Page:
Helping the Synod, its districts and educational institutions structurally adjust to the growing Hispanic presence in the United States was the theme and purpose of the first Initiatives in Hispanic Ministry Workshop held on the Concordia Seminary, St. Louis campus Feb. 18-19.
Sponsored by Concordia Seminary and its Hispanic Institute of Theology, the 54 participants included 4 LCMS university presidents, 3 LCMS district presidents, numerous heads of departments involved in assisting Hispanic ministry at the LCMS International Center, Concordia Publishing House, the International Lutheran Laymen’s League, and the Lutheran Women’s Missionary League. In addition, numerous Hispanic resource people from educational, mission and congregational ministries in the Wisconsin Evangelical Lutheran Synod and the Evangelical Lutheran Synod, and the Evangelical Lutheran Church in America participated.
These participants sought answers to the question: “What can we do as Church leaders to facilitate a more effective response to the increasing Hispanic presence in our nation?”
Major presentations included a history of the Synod’s work in Hispanic ministry, presented by Rev. Roberto Gonzalez, former National Counselor for Hispanic Ministries in the LCMS and current missionary in Puerto Rico. Dr. Leo Chavez, Head of the Department of Anthropology at the University of California, Irvine discussed the Hispanic immigrant experience in the United States. Dr. Edna Rehbein Aguirre, Provost of Texas Lutheran University in Seguin, Texas, spoke of the impact of the Hispanic presence on higher education. Dr. Justo Gonzalez, widely recognized as a leading Hispanic scholar, theologian, and author delivered two lectures, the first dealing with the impact of the Conquest on the ecclesiastical structure of the United States. His keynote address, “When Hispanics Speak of God,” focused on Hispanic articulation of Christian theology.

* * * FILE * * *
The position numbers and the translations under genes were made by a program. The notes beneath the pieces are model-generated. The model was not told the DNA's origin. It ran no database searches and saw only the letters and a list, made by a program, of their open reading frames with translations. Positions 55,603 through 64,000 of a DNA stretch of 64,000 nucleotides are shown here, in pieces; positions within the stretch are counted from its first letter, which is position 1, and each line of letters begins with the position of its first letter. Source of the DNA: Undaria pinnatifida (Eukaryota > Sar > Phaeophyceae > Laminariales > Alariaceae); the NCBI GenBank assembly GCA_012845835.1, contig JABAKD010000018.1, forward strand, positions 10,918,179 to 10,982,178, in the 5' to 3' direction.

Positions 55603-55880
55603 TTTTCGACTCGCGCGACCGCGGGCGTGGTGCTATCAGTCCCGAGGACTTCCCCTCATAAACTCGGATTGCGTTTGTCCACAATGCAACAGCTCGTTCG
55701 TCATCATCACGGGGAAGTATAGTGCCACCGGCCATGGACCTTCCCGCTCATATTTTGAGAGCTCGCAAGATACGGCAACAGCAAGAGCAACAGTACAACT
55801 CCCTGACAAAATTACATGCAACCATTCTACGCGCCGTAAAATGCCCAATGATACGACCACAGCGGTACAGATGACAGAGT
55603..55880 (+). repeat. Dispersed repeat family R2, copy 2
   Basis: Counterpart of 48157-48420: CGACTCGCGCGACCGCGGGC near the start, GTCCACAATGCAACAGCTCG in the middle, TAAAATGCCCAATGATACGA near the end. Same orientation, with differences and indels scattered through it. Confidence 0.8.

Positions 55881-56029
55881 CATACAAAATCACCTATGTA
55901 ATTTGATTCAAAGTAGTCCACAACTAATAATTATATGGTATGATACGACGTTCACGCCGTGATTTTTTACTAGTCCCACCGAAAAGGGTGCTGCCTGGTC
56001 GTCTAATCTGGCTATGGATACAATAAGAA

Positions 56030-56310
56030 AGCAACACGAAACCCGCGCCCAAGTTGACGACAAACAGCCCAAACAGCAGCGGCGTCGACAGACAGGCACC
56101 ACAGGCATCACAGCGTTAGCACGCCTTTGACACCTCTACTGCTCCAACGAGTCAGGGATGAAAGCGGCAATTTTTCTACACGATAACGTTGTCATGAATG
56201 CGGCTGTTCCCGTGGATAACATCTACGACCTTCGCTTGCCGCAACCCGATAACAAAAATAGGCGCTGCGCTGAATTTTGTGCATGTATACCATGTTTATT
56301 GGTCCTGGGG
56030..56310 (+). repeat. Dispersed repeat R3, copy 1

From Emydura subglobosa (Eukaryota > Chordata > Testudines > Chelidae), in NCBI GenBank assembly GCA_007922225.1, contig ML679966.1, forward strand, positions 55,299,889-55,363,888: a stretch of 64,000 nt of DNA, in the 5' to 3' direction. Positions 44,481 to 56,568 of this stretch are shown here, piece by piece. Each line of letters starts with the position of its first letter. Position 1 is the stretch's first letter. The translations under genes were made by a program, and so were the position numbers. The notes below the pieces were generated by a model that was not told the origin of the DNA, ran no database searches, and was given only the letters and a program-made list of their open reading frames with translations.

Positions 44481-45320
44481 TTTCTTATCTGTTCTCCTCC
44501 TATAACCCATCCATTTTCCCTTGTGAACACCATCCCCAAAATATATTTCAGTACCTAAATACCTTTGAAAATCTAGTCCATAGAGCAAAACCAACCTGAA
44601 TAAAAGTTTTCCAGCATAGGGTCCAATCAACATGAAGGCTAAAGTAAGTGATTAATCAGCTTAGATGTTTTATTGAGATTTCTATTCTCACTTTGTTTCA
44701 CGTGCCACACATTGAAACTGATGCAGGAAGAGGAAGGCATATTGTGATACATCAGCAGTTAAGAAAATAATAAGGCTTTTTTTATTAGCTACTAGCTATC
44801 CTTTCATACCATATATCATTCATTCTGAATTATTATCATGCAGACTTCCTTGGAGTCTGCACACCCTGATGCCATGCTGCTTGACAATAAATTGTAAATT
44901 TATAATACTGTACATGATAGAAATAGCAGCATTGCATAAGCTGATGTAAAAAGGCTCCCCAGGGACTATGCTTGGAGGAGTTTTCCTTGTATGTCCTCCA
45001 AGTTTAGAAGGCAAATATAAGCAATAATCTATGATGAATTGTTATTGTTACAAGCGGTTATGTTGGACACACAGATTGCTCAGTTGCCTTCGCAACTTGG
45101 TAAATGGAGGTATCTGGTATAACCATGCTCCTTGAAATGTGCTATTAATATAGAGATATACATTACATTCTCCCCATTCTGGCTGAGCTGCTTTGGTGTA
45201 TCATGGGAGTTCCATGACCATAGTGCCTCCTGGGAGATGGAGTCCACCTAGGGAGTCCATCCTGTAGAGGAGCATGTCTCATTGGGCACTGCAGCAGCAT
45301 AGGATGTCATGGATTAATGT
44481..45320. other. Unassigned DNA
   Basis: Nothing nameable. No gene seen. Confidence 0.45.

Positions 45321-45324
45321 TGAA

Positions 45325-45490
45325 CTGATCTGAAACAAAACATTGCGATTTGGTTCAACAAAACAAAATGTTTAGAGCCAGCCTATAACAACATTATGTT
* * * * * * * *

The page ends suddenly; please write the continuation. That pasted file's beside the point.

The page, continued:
“This event was an historic one, not only for our Seminary but the Church as well,” said Dr. John F. Johnson, President of Concordia Seminary, who served as moderator for the workshop. “The primary objective of providing a forum for key synodical education, mission, and administrative leaders to reflect on the importance of a unified and structured approach to ministry for and by Hispanics was achieved.”
Subsequent workshops in 1999 and 2000 will attempt to target sufficient leaders so that at least 100 new workers will be ready to give direction to Hispanic ministry within the LCMS as the Church enters a new century.
This event was made possible through generous funding from the Lutheran Brotherhood Foundation, Wheat Ridge Foundation, Aid Association for Lutherans, and The Biblical Charities Foundation.
(For more information, contact: Rev. Glen Thomas, Vice President for Seminary Relations, Concordia Seminary, 801 DeMun Avenue, St. Louis, MO 63105; 314/505-7371)